I have witnessed two product-related crises in the southern pine lumber industry during my nearly 30 years of writing for this magazine.
The first occurred in the mid 1980s, when southern pine lumber producers received a serious tongue-lashing over the quality of their lumber entering the retail and builders pipeline. I recall a meeting in Atlanta in the summer of 1985, hosted by Southern Forest Products Assn., when a six-member panel of builders, dealers and component fabricators spoke to SYP producers. They said things like:
- —southern pine lumber has more disadvantages than advantages
- —it’s not uniform, too much twist, wane and crook
- —as standards have dropped so has the quality
Heck, one of the panel members complained about pine shipments with cigarette butts, cola stains and marijuana inside a lumber package.
Only hours following that session, another panel discussion was held, this time with representatives from the American Lumber Standards Committee, Timber Products Inspection and Southern Pine Inspection Bureau. They basically said the mills should upgrade their quality control. And following that discussion, the SFPA board of directors approved a resolution that urged members to start customer contact programs, that called for increased checks by SYP grading agencies, that authorized the marketing committee to recommend changes to SPIB to meet specific product requirements, and that encouraged more meetings between SPIB, TPI and SFPA.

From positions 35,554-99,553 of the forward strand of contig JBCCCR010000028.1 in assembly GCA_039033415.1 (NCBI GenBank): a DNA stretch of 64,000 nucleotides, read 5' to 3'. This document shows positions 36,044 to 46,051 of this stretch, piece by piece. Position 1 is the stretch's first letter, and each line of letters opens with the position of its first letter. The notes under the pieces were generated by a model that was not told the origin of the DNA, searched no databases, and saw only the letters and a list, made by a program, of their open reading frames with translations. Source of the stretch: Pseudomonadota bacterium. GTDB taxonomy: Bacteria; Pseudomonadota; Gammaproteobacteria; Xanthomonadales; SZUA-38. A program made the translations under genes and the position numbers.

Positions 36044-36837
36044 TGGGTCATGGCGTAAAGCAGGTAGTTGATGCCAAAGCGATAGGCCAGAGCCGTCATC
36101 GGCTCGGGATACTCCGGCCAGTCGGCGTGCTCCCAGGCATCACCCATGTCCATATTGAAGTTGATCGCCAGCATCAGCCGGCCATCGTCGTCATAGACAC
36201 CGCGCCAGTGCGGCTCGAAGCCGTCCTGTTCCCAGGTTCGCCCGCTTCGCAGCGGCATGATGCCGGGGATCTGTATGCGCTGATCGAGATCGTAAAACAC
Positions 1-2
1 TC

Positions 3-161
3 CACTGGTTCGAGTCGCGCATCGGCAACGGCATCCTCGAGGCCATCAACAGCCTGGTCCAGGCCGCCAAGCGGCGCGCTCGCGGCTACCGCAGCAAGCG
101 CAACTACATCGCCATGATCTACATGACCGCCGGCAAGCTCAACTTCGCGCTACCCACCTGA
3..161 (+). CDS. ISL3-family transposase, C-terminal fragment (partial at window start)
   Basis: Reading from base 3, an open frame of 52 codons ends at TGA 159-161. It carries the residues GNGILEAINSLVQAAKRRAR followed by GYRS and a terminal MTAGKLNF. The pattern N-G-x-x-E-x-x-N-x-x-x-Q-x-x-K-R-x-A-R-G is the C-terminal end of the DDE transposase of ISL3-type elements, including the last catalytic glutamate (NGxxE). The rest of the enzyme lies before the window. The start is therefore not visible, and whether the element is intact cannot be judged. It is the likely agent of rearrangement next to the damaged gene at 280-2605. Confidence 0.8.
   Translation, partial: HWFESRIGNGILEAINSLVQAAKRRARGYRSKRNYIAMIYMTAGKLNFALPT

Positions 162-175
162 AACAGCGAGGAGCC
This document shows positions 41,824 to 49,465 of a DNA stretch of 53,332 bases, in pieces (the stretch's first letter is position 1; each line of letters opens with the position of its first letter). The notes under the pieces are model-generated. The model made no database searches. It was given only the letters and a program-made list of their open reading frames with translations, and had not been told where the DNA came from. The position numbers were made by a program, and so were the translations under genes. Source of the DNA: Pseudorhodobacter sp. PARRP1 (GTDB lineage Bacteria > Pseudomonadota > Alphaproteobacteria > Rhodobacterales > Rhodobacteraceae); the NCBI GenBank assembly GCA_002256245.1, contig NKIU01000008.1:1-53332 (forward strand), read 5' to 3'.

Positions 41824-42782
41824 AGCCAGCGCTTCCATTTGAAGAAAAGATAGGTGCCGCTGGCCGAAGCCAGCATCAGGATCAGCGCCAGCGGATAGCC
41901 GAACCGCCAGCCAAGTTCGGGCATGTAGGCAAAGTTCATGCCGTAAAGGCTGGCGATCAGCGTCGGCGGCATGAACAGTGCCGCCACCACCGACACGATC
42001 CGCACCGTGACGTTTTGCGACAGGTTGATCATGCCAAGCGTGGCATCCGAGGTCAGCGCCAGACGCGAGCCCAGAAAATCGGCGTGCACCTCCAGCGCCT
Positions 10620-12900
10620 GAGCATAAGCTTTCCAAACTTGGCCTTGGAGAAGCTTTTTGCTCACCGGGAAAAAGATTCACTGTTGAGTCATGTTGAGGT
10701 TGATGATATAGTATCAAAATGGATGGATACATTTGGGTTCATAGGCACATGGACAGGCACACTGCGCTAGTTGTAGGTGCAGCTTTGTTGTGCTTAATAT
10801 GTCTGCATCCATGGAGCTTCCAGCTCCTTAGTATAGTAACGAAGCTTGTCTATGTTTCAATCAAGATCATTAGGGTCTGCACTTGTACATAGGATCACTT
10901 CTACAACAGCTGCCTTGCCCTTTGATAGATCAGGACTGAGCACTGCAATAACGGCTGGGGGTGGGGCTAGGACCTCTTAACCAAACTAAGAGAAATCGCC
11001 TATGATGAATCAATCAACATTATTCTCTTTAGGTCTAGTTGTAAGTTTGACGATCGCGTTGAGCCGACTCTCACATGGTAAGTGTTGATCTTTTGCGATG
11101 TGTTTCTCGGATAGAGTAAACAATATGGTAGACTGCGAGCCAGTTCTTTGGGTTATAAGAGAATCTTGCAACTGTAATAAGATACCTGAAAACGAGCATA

Much to the SYP industry’s credit, its pro-active approach to the quality issue helped the issue to go away. Now we have the second crisis: the SPIB proposal to reduce design values and strength ratings of SYP, perhaps by 30%, for 2 in. visually graded lumber (as opposed to mechanically graded lumber via MSR & MEL). (See article on page 6) Since this has come up, a few things have caught my attention: that SYP design values were last revised in 1991; that southern pine is the only lumber species that has been monitored on an annual basis since 1994; and that trends in the annual test data along with “anecdotal external information” prompted SPIB to conduct an enhanced testing program.
Another thing caught my attention, too: that while SPIB has not specifically studied why a change in SYP lumber occurred, the annual test data has suggested a possible shift in the timber resource mix as one of the variables.
Are we back to talking about “juvenile wood” here? It might be worth your while to Google up a study released in 2001 by the USDA Forest Service Forest Products Laboratory, “Formation and Properties of Juvenile Wood in Southern Pines.” You can read the report to capture the real science involved and learn the true definition of juvenile wood, but in essence it stated that:
- —Fast-grown resource harvested in shorter age rotations will contain higher proportions of juvenile wood.
- —Juvenile wood will have a detrimental impact on allowable design stresses for visually graded lumber.
Nobody has absolutely stated yet that juvenile wood is involved in this possible shift in the timber resource mix, which may have led to the revised design values. But whatever the cause is must be pinpointed ASAP.